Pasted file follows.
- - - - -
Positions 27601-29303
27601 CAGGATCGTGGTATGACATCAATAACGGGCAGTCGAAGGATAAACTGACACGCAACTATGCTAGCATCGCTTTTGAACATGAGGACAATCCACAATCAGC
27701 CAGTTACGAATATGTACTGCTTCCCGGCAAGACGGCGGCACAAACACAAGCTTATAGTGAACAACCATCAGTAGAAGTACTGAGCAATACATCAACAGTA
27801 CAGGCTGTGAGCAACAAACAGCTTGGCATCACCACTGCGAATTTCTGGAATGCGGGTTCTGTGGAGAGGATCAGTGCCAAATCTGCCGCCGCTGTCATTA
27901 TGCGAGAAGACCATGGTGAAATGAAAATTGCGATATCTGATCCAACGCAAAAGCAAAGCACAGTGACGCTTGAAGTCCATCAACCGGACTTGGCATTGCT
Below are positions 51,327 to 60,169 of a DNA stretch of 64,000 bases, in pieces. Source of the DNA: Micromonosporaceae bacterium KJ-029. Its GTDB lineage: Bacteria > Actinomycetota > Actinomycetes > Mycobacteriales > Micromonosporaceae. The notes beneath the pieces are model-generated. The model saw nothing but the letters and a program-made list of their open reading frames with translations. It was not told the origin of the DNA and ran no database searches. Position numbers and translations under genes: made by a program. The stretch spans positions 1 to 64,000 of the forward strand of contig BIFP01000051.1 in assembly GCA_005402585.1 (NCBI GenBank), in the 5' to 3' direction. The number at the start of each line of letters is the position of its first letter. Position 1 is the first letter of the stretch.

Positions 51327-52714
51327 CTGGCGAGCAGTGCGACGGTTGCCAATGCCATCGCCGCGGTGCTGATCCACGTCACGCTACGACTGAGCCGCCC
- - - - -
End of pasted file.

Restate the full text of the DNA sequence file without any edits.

Positions 27601-29303
27601 CAGGATCGTGGTATGACATCAATAACGGGCAGTCGAAGGATAAACTGACACGCAACTATGCTAGCATCGCTTTTGAACATGAGGACAATCCACAATCAGC
27701 CAGTTACGAATATGTACTGCTTCCCGGCAAGACGGCGGCACAAACACAAGCTTATAGTGAACAACCATCAGTAGAAGTACTGAGCAATACATCAACAGTA
27801 CAGGCTGTGAGCAACAAACAGCTTGGCATCACCACTGCGAATTTCTGGAATGCGGGTTCTGTGGAGAGGATCAGTGCCAAATCTGCCGCCGCTGTCATTA
27901 TGCGAGAAGACCATGGTGAAATGAAAATTGCGATATCTGATCCAACGCAAAAGCAAAGCACAGTGACGCTTGAAGTCCATCAACCGGACTTGGCATTGCT
Below are positions 51,327 to 60,169 of a DNA stretch of 64,000 bases, in pieces. Source of the DNA: Micromonosporaceae bacterium KJ-029. Its GTDB lineage: Bacteria > Actinomycetota > Actinomycetes > Mycobacteriales > Micromonosporaceae. The notes beneath the pieces are model-generated. The model saw nothing but the letters and a program-made list of their open reading frames with translations. It was not told the origin of the DNA and ran no database searches. Position numbers and translations under genes: made by a program. The stretch spans positions 1 to 64,000 of the forward strand of contig BIFP01000051.1 in assembly GCA_005402585.1 (NCBI GenBank), in the 5' to 3' direction. The number at the start of each line of letters is the position of its first letter. Position 1 is the first letter of the stretch.

Positions 51327-52714
51327 CTGGCGAGCAGTGCGACGGTTGCCAATGCCATCGCCGCGGTGCTGATCCACGTCACGCTACGACTGAGCCGCCC